[an error occurred while processing this directive]
Skip to Main Content


Advertise Here
June 13, 2011
Volume 89, Number 24
p. 48

Last Year's Top 10 New Species

  • Print this article
  • Email the editor


Cassius Stevani/YouTube
Growing Glow This time-lapse video shows a bioluminescent fungus similar to this year's top 10 winner growing in a petri dish.
* Macromedia Flash Player 8 is required to view video.

Text Size A A

Cassius Stevani/Institute of Chemistry, U of São Paulo
Glowing 'shrooms: Bioluminescent fungi might emit light to attract spore-spreading insects.

People have imagined some pretty strange creatures living on both real and fictional planets: for example, little green men from the Milky Way and tall, hairy Wookiees from a galaxy far, far away. But life here on Earth is sometimes just as fantastic.

In May, a committee of taxonomists highlighted OUR PLANET'S BIODIVERSITY by announcing the top 10 new species discovered in 2010. The list includes a flatfish that hops along the bottom of the Gulf of Mexico with its fins, a spider that spins webs spanning rivers 80 feet wide, and a bacterium that feeds on the rusted hull of the R.M.S. Titanic.

The International Institute for Species Exploration at Arizona State University started the annual list in 2008 to celebrate the birthday of Carl Linnaeus, the father of modern taxonomy. “Scientists tend to be too straitlaced sometimes,” says Mary Liz Jameson, a biodiversity scientist at Wichita State University and chair of the selection committee. “The top 10 lets us take off our lab coats and have fun.”

Picking just 10 species can be tough, Jameson says, because scientists characterize about 10,000 new organisms each year. Fortunately, the committee has help: Scientists and the public can nominate their favorite species online. This year, the committee selected the top 10 from about 40 nominees.

Sometimes a clever name gives a new species an edge over its competitors in the selection process, Jameson says. For instance, the name of one winner this year, Tyrannobdella rex, means “tyrant leech king.” Scientists found this leech inside the nose of a nine-year-old girl living in a remote region of Peru. It belongs to a family of leeches that feed while attached to the mucus membranes of mammals, instead of latching on to their skin. When it’s dinnertime, this T. rex bites its host with a row of teeth that are eight times as large as those of any other leech, says Mark E. Siddall of the American Museum of Natural History, in New York City, who characterized the critter.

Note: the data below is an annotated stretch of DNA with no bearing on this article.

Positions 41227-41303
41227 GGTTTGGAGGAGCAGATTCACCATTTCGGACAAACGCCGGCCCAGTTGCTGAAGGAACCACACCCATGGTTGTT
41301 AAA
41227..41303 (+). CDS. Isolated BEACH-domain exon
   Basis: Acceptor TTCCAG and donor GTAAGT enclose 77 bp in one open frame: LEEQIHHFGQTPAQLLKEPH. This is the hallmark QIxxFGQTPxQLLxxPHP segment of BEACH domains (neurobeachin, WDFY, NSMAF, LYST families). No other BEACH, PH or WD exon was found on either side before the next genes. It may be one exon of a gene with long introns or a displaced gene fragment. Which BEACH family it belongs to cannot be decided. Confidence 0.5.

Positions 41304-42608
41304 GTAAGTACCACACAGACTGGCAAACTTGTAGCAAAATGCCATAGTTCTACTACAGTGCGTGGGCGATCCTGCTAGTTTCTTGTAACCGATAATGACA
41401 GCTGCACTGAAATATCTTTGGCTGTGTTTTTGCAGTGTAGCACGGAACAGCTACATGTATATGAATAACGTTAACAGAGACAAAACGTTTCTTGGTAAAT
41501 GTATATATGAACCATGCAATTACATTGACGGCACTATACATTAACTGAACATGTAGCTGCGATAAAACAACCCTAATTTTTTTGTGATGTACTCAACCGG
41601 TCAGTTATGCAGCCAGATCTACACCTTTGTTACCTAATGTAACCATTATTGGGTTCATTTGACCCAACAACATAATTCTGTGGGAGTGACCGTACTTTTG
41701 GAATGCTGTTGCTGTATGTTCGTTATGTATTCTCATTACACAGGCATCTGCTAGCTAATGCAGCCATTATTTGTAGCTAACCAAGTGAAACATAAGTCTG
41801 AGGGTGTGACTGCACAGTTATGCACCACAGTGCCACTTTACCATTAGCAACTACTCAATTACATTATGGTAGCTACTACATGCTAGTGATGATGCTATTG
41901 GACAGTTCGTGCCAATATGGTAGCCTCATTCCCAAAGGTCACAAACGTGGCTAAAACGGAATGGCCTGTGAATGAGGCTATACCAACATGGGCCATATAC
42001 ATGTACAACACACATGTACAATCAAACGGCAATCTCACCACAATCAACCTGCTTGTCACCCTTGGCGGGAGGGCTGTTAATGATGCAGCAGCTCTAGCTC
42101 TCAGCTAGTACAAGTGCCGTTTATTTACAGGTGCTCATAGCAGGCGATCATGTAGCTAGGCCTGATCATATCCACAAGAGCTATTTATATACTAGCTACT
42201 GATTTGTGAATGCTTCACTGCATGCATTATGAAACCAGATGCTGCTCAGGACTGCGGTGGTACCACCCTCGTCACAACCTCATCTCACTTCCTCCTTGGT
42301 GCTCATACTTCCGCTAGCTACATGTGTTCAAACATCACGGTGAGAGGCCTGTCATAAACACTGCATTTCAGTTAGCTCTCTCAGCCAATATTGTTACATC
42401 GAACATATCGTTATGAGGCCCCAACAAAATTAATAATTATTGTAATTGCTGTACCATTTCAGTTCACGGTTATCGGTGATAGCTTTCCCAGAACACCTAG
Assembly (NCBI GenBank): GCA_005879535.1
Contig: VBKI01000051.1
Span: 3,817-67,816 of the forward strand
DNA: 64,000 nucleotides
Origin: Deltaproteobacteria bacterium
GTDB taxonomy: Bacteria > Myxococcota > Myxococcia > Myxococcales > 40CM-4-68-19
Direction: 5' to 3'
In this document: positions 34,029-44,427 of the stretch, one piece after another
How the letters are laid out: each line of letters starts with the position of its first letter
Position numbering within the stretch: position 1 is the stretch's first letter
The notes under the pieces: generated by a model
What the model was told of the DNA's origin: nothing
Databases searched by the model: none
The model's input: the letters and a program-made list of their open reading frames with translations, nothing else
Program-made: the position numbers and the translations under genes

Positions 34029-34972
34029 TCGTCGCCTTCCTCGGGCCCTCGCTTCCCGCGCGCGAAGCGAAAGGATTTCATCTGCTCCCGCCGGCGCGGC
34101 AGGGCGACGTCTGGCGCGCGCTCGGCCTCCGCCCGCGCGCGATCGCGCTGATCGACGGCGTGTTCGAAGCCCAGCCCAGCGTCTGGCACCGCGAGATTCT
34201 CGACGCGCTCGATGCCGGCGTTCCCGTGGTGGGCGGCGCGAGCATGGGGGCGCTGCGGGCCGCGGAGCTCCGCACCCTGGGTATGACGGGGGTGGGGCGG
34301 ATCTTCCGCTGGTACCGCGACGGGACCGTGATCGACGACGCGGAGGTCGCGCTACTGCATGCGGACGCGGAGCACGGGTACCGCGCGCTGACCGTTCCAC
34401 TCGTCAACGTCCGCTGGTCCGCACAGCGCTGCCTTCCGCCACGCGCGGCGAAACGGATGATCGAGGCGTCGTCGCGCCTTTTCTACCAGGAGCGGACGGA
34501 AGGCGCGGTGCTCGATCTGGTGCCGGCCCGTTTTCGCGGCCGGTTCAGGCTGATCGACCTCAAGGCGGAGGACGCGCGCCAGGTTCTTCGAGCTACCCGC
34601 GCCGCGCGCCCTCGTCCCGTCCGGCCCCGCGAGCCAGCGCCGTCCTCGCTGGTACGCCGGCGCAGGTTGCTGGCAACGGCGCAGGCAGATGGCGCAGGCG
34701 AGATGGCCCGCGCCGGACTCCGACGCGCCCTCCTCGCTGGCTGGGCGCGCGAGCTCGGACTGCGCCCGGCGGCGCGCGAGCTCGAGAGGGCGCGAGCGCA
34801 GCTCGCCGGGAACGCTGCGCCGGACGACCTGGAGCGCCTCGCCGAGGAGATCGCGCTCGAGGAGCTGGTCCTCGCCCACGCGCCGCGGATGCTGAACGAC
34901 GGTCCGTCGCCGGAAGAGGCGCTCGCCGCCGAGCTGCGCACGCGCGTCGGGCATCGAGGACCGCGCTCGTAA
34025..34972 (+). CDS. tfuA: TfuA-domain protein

Although the committee members weren’t surprised that a 40-mm-long leech went undiscovered until 2010, they were shocked that a 6-foot-long monitor lizard with golden spots eluded scientists for so many years. This fruit-eating lizard, Varanus bitatawa, lives in the forests of the northern Philippines. Even though scientists had been oblivious to the lizard’s existence, indigenous people on the island have hunted and eaten it for generations.

Luke J. Welton of the University of Kansas and his colleagues characterized the first adult specimen after spotting a hunter carrying it through the forest. Welton thinks the species evaded detection because of its reclusive behavior. “It tends to spend vast amounts of time up in the forest canopy away from prying eyes,” he says.

Meanwhile, the bioluminescent fungus Mycena luxaeterna relishes the limelight. The stalks of its mushrooms glow constantly through a gooey coating while it decomposes dead trees and leaves on the floor of forests on Brazil’s eastern coast. Dennis E. Desjardin of San Francisco State University and his colleagues discovered this species as part of a dec adelong survey of bioluminescent fungi.

The researchers hunted for the luminous mushrooms without flashlights on moonless nights, stumbling around jaguar-filled forests in pitch-blackness. “So it’s a bit dangerous but a hell of a lot of fun,” Desjardin says. “It’s just a kick in the pants.” With the help of chemist Cassius V. Stevani of the University of São Paulo, Desjardin’s team has determined that the fungi produce light through a biochemical pathway similar to the one in fireflies based on the enzyme luciferase.

Desjardin and the other scientists who reported 2010’s new species hope the list will excite the public and raise awareness about the need to characterize unknown critters across the globe. “We have a lot of exploration left to do,” Wichita State’s Jameson says. “Not just on the moon or on Mars, but also here on Earth.”

Michael Torrice wrote this week's column. Please send comments and suggestions to newscripts@acs.org.

Chemical & Engineering News
ISSN 0009-2347
Copyright © 2011 American Chemical Society
  • Print this article
  • Email the editor

Services & Tools

ACS Resources

ACS is the leading employment source for recruiting scientific professionals. ACS Careers and C&EN Classifieds provide employers direct access to scientific talent both in print and online. Jobseekers | Employers

» Join ACS

Join more than 161,000 professionals in the chemical sciences world-wide, as a member of the American Chemical Society.
» Join Now!